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Massachusetts won’t accelerate sales tax remittance, for now

  • Nov 7, 2017 | Gail Cole

 Massachusetts would have retailers accelerate sales tax remittance.

The Massachusetts Department of Revenue (DOR) has been studying the feasibility of implementing an accelerated sales tax remittance (ASTR) program by June 2018. However, according to its recently released Accelerated Sales Tax Feasibility Study, “The development and implementation of ASTR before June 1, 2018 within acceptable levels of cost and risk mitigation is not feasible.”

Why accelerate sales tax remittance?

In Massachusetts, as in other states, it can take up to 50 days or longer for collected sales taxes to be remitted to the DOR. The sooner that money reaches state coffers, the more the state stands to gain.

Since ASTR would close the window between collection and remittance, it could generate an estimated $125 million in additional one-time revenue for the state. It could also make it more difficult for people to illegally underreport and divert sales tax funds.

Why not accelerate remittance?

The Retailers Association of Massachusetts (RAM) strongly objects to “real time” sales tax collection. Since the legislature first tasked the DOR with determining the feasibility of ASTR, RAM has been working to show the department “that this is not a cost effective or workable solution.

RAM isn’t alone in voicing objections to accelerated remittance. In fact, most of the feedback from the retail industry was negative. According to the Council On State Taxation (COST), implementation “would impose staggering initial and recurring costs to businesses.” It estimated that impacted businesses would face “up-front costs of $1.22 billion and annual recurring expenses of $28 million.” The Associated Industries of Massachusetts adds acceleration could lead to “reduced economic growth/spending” in the Bay State.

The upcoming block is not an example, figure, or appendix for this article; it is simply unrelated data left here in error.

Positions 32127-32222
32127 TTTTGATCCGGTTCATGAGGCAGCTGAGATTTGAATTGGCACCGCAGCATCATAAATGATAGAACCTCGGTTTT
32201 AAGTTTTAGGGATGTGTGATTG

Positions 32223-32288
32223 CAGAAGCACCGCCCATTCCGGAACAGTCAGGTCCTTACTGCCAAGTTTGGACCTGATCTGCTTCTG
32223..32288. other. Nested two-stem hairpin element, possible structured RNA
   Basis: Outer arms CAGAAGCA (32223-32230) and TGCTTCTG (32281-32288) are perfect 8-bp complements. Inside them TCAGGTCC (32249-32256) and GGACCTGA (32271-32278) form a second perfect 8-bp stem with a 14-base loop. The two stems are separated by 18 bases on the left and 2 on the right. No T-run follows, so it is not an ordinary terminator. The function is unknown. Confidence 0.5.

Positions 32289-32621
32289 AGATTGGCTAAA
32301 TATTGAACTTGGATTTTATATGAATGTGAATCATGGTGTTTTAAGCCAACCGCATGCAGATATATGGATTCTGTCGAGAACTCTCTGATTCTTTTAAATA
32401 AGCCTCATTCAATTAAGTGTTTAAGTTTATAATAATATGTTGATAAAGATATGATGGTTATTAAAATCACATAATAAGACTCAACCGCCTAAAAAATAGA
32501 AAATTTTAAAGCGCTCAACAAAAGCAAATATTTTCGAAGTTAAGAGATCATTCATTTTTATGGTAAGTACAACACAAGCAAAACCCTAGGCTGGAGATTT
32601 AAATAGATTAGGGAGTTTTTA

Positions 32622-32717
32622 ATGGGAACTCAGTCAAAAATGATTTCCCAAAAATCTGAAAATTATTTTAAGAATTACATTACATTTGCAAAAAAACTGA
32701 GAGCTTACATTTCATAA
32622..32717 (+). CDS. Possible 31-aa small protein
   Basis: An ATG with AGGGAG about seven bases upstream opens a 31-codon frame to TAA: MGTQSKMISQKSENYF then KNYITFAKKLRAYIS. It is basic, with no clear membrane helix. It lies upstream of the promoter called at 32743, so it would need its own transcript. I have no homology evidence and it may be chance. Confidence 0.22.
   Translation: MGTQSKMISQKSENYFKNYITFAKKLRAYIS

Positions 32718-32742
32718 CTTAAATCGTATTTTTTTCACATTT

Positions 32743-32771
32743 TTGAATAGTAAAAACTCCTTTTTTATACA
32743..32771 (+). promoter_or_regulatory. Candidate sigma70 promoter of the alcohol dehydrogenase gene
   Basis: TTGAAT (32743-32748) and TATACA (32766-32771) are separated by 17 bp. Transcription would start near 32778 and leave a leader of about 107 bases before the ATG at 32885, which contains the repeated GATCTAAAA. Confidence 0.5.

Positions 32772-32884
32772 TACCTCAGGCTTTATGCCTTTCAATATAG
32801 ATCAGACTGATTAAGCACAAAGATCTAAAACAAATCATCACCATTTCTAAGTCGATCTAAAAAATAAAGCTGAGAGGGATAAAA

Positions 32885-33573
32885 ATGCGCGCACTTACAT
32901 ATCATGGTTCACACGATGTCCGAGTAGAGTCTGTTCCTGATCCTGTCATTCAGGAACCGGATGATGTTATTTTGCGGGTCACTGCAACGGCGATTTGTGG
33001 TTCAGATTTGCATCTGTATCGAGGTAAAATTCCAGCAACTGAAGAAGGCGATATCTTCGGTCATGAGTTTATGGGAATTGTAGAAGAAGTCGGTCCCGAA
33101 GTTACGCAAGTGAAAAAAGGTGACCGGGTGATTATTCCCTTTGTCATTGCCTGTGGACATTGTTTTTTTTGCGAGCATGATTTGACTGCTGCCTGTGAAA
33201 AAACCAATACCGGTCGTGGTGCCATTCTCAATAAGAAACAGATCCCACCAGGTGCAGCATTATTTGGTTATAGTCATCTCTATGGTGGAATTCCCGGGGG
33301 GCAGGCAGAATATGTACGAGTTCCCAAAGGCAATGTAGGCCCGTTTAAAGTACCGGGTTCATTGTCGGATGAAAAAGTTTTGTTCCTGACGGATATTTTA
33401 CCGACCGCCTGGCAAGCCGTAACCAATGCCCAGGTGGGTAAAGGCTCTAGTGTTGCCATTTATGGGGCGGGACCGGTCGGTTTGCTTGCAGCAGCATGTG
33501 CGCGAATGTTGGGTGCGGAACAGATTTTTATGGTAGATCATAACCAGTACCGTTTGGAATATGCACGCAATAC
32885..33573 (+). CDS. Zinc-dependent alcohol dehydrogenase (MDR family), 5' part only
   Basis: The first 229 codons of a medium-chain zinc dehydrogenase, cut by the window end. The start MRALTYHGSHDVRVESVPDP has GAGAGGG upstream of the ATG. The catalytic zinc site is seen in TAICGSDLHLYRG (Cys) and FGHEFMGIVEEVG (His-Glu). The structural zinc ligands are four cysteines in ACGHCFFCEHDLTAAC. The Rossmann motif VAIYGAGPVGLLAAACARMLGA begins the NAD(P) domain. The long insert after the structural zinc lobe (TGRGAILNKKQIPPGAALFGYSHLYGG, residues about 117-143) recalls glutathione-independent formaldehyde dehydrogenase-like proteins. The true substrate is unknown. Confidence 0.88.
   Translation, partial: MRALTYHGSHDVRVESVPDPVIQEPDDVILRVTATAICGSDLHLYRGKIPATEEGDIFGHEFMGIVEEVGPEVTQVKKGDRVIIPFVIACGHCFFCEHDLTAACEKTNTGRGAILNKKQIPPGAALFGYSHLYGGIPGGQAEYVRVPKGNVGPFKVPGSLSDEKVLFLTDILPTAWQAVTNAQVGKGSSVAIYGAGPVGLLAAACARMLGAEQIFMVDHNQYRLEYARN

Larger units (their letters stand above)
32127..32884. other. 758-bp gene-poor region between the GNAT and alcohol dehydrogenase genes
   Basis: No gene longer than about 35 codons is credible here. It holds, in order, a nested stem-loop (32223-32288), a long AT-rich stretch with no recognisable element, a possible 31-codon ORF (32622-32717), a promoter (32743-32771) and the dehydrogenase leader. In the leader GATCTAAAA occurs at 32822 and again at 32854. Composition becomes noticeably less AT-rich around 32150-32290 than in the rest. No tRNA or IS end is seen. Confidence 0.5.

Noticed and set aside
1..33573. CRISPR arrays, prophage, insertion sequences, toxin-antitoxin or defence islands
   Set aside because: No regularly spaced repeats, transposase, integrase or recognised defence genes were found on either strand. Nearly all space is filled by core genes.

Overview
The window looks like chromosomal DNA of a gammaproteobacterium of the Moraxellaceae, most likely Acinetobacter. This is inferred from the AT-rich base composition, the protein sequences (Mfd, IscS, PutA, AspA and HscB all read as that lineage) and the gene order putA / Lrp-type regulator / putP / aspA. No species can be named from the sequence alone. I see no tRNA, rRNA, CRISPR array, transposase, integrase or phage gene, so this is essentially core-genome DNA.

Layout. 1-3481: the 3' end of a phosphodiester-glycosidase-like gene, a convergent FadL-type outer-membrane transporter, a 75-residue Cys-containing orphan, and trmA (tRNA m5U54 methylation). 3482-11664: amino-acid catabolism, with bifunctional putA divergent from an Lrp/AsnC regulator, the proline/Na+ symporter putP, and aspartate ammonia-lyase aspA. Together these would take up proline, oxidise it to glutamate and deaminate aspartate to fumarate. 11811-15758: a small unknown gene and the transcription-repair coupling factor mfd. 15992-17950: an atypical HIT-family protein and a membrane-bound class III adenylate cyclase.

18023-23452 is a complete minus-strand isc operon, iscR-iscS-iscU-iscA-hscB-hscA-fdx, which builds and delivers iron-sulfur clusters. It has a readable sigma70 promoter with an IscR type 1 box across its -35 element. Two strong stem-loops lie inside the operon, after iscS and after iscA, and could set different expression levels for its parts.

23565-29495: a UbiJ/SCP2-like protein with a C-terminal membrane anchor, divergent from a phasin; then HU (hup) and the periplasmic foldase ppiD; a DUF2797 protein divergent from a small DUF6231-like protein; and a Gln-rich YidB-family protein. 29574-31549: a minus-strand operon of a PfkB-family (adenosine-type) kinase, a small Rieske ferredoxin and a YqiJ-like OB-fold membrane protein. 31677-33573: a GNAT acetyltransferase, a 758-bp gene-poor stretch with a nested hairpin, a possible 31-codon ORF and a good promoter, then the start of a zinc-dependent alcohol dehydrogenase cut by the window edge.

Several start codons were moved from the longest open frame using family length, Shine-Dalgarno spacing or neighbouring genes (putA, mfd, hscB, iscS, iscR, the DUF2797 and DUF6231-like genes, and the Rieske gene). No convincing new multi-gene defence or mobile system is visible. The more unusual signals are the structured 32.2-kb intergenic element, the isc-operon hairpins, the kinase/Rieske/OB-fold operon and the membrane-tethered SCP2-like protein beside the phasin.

Acceleration not totally abandoned

Despite industry concerns, the department hasn’t dismissed the possibility of ASTR. In fact, the feasibility study notes that “DOR did not identify any long-term logistical or technological barriers to implementing ASTR.” It estimates implementation could occur within three years and would cost the state approximately $4 million.

More information about the DOR’s Accelerated Sales Tax Feasibility Study is available here. To learn how tax automation software helps facilitate sales and use tax compliance in all states, check out Avalara.

Sales tax rates, rules, and regulations change frequently. Although we hope you'll find this information helpful, this blog is for informational purposes only and does not provide legal or tax advice.
Gail Cole
Avalara Author
Gail Cole
Gail Cole
Avalara Author Gail Cole
Gail began researching and writing about sales tax in 2012 and has been fascinated with it ever since. She has a penchant for uncovering unusual tax facts, and endeavors to make complex sales tax laws more digestible for both experts and laypeople.